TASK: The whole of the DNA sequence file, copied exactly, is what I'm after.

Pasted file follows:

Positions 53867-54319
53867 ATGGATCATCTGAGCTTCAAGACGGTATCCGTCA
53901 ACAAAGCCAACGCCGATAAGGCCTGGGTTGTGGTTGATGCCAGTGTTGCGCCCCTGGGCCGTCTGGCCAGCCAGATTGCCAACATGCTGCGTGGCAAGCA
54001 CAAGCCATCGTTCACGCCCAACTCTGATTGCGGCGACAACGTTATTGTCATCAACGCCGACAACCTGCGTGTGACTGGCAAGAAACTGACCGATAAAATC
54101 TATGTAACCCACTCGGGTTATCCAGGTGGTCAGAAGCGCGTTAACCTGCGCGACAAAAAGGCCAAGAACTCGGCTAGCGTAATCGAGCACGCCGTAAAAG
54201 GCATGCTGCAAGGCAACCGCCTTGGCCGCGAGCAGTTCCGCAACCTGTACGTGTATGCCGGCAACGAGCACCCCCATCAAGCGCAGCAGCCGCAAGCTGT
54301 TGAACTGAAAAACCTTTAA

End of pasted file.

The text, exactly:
Positions 53867-54319
53867 ATGGATCATCTGAGCTTCAAGACGGTATCCGTCA
53901 ACAAAGCCAACGCCGATAAGGCCTGGGTTGTGGTTGATGCCAGTGTTGCGCCCCTGGGCCGTCTGGCCAGCCAGATTGCCAACATGCTGCGTGGCAAGCA
54001 CAAGCCATCGTTCACGCCCAACTCTGATTGCGGCGACAACGTTATTGTCATCAACGCCGACAACCTGCGTGTGACTGGCAAGAAACTGACCGATAAAATC
54101 TATGTAACCCACTCGGGTTATCCAGGTGGTCAGAAGCGCGTTAACCTGCGCGACAAAAAGGCCAAGAACTCGGCTAGCGTAATCGAGCACGCCGTAAAAG
54201 GCATGCTGCAAGGCAACCGCCTTGGCCGCGAGCAGTTCCGCAACCTGTACGTGTATGCCGGCAACGAGCACCCCCATCAAGCGCAGCAGCCGCAAGCTGT
54301 TGAACTGAAAAACCTTTAA